A Homily for the Seventh Sunday in Ordinary Time
Sunday,February 19, 2023
Holy Ghost Church – 10:00 Mass
Leviticus 19:1-2, 17-18; Psalm 103:1-2, 3-4, 8, 10, 12-13; 1 Corinthians 3:16-23; Matthew 5:38-48
- Can you believe that Lent begins this Wednesday?! That’s right, Wednesday is Ash Wednesday, the beginning of this annual season of repentance and personal transformation as we prepare to celebrate Our Lord’s resurrection on Easter Sunday.
- Of course there are certain practices that are required for all Catholics of certain ages during Lent, practices that help us adopt a spirit of penance and to avoid sin:
- The first is fasting and abstinence from meat on Ash Wednesday and Good Friday
- The second is abstinence from meat on all Fridays during Lent, although Bishop Stika has granted a dispensation from abstinence on St. Patrick’s day this year, which falls on a Friday.
- But perhaps even more important than the specifics of our required Lenten observances is the key we find in today’s readings that is essential to unlocking a joy-filled life, a life lived more perfectly, as God has intended for us.
- That key is that we must become holy.
- You might be thinking, what are you talking about Deacon? How can I become holy? You don’t know me and my many faults. There is no way I can become holy!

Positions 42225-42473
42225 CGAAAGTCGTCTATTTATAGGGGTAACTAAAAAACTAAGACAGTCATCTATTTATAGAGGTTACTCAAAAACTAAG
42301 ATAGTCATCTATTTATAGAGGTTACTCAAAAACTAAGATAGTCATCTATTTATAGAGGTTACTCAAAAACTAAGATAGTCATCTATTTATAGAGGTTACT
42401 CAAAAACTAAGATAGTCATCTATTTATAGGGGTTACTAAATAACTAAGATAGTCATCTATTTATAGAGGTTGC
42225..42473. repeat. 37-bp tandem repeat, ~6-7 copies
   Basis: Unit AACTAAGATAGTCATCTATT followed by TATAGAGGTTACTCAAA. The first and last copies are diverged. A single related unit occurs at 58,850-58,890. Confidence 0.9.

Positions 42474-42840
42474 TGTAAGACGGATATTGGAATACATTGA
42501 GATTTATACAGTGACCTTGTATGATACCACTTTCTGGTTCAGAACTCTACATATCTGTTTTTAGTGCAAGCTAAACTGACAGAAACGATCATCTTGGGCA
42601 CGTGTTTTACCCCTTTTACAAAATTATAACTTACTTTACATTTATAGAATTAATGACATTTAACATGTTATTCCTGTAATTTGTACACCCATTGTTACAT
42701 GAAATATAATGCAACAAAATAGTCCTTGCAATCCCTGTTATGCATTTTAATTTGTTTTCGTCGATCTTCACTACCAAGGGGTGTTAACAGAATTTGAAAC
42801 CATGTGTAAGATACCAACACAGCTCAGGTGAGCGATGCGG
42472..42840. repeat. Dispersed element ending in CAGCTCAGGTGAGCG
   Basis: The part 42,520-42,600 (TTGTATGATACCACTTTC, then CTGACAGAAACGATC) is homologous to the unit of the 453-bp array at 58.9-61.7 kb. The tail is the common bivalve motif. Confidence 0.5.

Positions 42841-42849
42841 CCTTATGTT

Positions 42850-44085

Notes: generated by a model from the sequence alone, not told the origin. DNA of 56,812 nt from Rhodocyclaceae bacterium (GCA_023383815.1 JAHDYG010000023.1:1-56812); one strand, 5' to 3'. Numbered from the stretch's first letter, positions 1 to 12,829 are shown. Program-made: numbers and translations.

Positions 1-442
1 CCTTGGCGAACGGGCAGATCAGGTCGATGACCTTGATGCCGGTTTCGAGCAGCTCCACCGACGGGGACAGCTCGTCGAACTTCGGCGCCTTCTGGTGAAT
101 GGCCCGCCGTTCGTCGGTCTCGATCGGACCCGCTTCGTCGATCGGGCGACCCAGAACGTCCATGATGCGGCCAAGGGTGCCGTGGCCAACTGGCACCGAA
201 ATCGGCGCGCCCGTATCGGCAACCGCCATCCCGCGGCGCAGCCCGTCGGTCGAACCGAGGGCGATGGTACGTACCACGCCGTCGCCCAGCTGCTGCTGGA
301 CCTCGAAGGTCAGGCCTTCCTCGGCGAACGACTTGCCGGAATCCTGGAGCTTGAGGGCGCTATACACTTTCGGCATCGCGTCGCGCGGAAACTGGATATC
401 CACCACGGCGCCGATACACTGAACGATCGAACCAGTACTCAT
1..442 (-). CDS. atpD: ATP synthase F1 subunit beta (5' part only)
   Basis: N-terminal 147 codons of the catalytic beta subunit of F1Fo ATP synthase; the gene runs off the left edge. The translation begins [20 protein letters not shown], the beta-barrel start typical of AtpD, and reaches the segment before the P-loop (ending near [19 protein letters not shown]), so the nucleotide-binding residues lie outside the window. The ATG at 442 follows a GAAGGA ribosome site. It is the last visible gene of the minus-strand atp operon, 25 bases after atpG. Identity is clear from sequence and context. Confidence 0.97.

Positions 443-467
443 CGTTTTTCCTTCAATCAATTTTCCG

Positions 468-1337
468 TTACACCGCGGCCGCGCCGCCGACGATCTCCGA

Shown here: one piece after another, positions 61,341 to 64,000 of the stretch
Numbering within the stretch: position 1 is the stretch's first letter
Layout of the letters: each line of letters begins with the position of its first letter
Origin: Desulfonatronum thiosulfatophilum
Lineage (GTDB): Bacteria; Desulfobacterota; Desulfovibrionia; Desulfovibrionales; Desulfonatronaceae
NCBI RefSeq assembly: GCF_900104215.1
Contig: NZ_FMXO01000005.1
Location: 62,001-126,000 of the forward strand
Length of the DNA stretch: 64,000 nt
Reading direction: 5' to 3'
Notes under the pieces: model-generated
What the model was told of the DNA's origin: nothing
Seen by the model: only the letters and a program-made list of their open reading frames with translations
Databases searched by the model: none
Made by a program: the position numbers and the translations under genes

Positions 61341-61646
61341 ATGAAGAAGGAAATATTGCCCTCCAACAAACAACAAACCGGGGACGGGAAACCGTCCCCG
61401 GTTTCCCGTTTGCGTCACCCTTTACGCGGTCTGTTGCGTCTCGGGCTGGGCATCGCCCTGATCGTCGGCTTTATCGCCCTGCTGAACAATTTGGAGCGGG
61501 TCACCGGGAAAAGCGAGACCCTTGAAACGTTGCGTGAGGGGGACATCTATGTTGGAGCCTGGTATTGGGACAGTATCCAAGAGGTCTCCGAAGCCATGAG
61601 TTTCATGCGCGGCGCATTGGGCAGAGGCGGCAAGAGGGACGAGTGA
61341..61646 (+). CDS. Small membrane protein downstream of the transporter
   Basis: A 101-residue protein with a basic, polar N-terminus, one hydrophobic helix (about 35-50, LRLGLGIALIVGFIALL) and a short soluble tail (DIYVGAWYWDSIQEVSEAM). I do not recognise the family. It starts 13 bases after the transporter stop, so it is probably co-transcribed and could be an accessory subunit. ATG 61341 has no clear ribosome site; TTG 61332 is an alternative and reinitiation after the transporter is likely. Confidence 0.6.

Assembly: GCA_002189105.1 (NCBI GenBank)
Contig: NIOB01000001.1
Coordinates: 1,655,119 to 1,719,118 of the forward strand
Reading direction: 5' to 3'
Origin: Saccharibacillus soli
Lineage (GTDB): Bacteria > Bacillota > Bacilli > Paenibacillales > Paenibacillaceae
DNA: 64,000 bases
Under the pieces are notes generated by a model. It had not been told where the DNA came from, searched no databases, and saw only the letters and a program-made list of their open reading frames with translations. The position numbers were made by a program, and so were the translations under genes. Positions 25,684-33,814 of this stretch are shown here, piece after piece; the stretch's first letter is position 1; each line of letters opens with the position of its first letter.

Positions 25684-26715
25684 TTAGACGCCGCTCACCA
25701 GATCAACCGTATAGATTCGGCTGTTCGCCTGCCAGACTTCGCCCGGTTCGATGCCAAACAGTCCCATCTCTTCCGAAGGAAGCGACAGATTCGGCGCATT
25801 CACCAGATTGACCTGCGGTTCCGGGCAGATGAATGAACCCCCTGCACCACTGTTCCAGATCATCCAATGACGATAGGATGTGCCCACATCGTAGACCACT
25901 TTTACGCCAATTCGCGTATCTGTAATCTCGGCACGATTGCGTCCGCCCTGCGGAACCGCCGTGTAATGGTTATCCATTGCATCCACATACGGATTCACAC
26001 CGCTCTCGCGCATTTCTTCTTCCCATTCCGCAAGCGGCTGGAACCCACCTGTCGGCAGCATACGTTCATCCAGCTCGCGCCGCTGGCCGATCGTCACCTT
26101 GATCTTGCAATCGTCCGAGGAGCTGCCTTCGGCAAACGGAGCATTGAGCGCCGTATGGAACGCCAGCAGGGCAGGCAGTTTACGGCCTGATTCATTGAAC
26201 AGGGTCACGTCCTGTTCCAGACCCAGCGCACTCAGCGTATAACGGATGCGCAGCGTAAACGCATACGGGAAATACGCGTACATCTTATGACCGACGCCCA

- Well, let’s take a moment to better understand what it means to be holy. Pope Benedict XVI taught, and I quote,“Holiness does not consist in never having erred or sinned. Holiness increases the capacity for conversion, for repentance, for willingness to start again and, especially, for reconciliation and forgiveness… Consequently, it is not the fact that we have never erred but our capacity for reconciliation and forgiveness which makes us saints. And we can all learn this way of holiness.”
- In other words, being holy doesn’t mean we don’t sin. Holiness means possessing the habit of beginning again and again in our walk with the Lord, of establishing the habit of daily conversion.
- And what happens is that this habit of beginning again, this habit of asking for and receiving God’s forgiveness every day, eventually becomes stronger than our sinful habits themselves. As we begin again and again, the capacity of our hearts to receive God’s forgiveness and to live in friendship with Him expands. We begin to desire God more than we desire sin.
- So now that we better understand what holiness really is, it’s time to seriously consider what we are going to do differently this year during Lent to grow in holiness.